‘E-hailing’ rider service en route to Glenwood Springs
In 2017, the city of Glenwood Springs contracted with “technology-driven design firm” IBI Group in an effort to bring up to speed the city’s five-year Transit Operations Plan.
On Thursday night, City Council examined IBI Group’s final report, which included findings from a yearlong transportation research study.
Ride Glenwood Springs, the city’s public transit bus system, runs daily from 6:53 a.m. to 7:53 p.m. with stops stretching from the Roaring Fork Marketplace to the West Glenwood Mall. But Ride Glenwood Springs has seen a decline in ridership, and Roaring Fork Transportation Authority’s local valley bus makes several duplicate stops throughout the city.
As a result, the city has recommended phasing out Ride Glenwood Springs in favor of implementing an e-hailing rider service.
“We wanted to look at some of our, I guess, redundancies with the RFTA system and evaluate whether or not we could fix the redundancies and also maybe expand it to other areas,” said Glenwood Springs City Engineer Terri Partch. “We wanted to just evaluate whether or not expansions could be added or what could be done to address some of our operating issues.”
According to Partch, Ride Glenwood Springs sees fairly significant ridership along its U.S. 6 route and loop through the Glenwood Meadows. This area of service would not necessarily discontinue but would likely be integrated into one of RFTA’s existing routes.
The project would require two phases. First, the city would work with RFTA to re-route valley service and then create a pilot program for the e-hailing rider service.
“We have to evaluate and discuss with RFTA fare integration, and also we need to be able to reroute one of their existing buses to essentially cover a piece of the Ride Glenwood Route that’s well-used along Highway 6,” Partch said.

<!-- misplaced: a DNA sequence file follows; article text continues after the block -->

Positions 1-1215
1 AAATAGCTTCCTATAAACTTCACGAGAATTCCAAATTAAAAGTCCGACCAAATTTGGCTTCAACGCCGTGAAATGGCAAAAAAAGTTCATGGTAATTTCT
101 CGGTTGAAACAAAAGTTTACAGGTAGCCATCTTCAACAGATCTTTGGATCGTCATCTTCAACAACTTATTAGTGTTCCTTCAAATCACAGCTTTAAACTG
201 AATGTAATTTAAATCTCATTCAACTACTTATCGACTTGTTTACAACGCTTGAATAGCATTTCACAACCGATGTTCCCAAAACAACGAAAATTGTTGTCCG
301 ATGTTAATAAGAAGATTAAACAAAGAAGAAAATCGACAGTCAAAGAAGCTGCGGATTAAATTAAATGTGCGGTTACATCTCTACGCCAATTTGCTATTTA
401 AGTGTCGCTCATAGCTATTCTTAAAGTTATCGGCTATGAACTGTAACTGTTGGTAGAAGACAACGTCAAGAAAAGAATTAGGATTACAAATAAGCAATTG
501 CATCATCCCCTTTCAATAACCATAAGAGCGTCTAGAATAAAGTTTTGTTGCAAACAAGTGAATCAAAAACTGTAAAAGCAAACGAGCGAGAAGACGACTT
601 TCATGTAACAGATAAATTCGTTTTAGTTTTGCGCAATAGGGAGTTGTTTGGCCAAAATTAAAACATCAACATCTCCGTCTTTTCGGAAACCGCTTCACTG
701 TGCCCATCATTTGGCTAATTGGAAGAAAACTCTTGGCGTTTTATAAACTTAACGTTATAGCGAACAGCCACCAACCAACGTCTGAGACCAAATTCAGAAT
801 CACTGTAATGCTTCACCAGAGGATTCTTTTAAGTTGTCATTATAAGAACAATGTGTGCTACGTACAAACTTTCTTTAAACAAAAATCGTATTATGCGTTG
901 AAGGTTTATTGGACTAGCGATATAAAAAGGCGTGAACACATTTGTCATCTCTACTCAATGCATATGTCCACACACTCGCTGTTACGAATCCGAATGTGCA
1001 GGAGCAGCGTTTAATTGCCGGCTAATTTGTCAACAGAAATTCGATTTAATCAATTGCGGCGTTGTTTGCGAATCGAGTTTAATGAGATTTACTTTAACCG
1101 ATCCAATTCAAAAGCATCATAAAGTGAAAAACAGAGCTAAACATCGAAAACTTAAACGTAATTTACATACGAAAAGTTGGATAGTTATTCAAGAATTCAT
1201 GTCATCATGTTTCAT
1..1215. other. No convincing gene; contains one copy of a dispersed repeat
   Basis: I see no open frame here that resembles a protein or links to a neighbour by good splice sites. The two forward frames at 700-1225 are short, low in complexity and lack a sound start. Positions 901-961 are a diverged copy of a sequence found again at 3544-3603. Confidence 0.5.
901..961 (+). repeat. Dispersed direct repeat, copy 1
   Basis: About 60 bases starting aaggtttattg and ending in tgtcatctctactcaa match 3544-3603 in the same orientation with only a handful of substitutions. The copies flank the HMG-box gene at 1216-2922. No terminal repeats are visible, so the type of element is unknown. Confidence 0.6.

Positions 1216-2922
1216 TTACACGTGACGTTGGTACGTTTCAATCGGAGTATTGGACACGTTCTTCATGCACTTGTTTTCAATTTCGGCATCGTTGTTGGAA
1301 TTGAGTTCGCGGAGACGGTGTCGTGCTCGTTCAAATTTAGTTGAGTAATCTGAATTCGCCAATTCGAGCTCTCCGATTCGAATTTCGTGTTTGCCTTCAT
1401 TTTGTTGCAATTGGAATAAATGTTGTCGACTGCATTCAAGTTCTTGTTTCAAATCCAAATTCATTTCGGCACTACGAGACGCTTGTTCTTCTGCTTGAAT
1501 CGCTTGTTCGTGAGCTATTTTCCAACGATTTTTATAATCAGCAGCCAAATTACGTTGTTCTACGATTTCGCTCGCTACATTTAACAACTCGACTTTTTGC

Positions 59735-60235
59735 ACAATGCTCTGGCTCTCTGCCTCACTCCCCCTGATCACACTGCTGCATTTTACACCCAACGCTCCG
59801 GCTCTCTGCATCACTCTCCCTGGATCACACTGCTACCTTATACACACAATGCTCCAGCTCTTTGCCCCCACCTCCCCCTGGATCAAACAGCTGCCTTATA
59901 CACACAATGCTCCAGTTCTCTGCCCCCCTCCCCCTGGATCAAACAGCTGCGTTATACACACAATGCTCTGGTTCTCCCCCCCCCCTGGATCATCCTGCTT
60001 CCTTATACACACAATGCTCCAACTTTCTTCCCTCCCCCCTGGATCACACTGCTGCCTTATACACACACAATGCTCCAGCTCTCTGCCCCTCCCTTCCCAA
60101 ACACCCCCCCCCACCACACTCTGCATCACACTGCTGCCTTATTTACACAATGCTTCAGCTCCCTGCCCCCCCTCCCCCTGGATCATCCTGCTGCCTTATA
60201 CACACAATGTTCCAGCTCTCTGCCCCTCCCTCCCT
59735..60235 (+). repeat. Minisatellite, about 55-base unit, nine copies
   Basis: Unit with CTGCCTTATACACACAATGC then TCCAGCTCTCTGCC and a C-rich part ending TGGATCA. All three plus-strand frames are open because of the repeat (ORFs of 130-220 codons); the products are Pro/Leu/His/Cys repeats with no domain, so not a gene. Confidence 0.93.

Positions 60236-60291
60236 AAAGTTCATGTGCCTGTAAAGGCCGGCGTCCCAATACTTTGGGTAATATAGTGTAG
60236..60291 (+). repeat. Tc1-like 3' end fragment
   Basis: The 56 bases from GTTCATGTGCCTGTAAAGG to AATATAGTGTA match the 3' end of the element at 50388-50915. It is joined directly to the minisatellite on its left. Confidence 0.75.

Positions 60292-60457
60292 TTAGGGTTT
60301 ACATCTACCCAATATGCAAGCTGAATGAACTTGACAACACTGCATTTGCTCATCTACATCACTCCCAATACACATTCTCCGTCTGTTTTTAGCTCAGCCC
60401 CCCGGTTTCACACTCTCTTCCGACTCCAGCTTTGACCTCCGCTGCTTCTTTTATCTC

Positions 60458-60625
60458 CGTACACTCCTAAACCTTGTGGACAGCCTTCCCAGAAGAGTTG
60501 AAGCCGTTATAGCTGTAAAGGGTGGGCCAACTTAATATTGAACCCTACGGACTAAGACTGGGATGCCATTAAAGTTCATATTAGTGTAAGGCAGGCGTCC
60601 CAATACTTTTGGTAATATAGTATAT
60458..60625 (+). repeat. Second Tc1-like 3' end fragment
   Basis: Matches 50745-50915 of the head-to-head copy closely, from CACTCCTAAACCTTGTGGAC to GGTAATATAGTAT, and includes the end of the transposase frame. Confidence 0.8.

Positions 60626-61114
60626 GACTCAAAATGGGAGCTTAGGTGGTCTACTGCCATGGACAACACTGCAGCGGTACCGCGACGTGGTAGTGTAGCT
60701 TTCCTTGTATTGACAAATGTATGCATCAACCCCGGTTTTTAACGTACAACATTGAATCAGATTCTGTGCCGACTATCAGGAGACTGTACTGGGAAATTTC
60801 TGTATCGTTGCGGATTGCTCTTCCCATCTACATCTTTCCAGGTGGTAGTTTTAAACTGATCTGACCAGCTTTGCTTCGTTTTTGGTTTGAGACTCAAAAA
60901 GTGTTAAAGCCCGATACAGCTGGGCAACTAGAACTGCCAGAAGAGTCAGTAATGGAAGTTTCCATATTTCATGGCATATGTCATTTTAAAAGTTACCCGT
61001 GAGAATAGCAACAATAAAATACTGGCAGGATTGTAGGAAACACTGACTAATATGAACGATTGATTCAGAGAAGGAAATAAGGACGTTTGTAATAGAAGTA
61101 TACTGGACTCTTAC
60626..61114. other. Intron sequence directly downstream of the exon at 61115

“This idea of a ride hailing service is kind of experimental in the United States,” she added. “We want to do a pilot program to evaluate how and if it could work here in Glenwood Springs.”
The e-hailing service would allow residents and tourists to call and request a ride from their mobile phone, and also afford them the opportunity to choose their pickup location.
“Depending on the time of day and depending on whether there are other people that need rides around you, the fare is variable,” Partch said. “It would be a little bit different from an Uber or a Lyft, they might use SUVs or a little bit larger vehicles so that there was the possibility of ridesharing if we were picking up a few people in north Glenwood or south Glenwood.”
The city e-hailing rider service must adhere to both Title VI and Americans with Disabilities Act compliance in order to receive federal funding. Partch also indicated the concept, based on its limited existence and performance in other regions, has a mixed track record. That means it’s more practical to begin with a pilot process.
“There’s some cities where it’s done well, and some cities where it’s not been as successful. So I think there is a fair amount of study in figuring out, you know, what factors contributed to its success or failure in other locations,” she said.
“But I thought it was a really creative idea in trying to use the revenue stream that we have and not ask for additional money, and also to address maybe trying to even broaden our service or increase our service area to catch people that live in residential areas that find it harder to use transit,” Partch explained. “I think it has the potential to be a really good change.”
If all goes as hoped, the system would be implemented by 2020. Council unanimously approved the five-year Transit Operations Plan.
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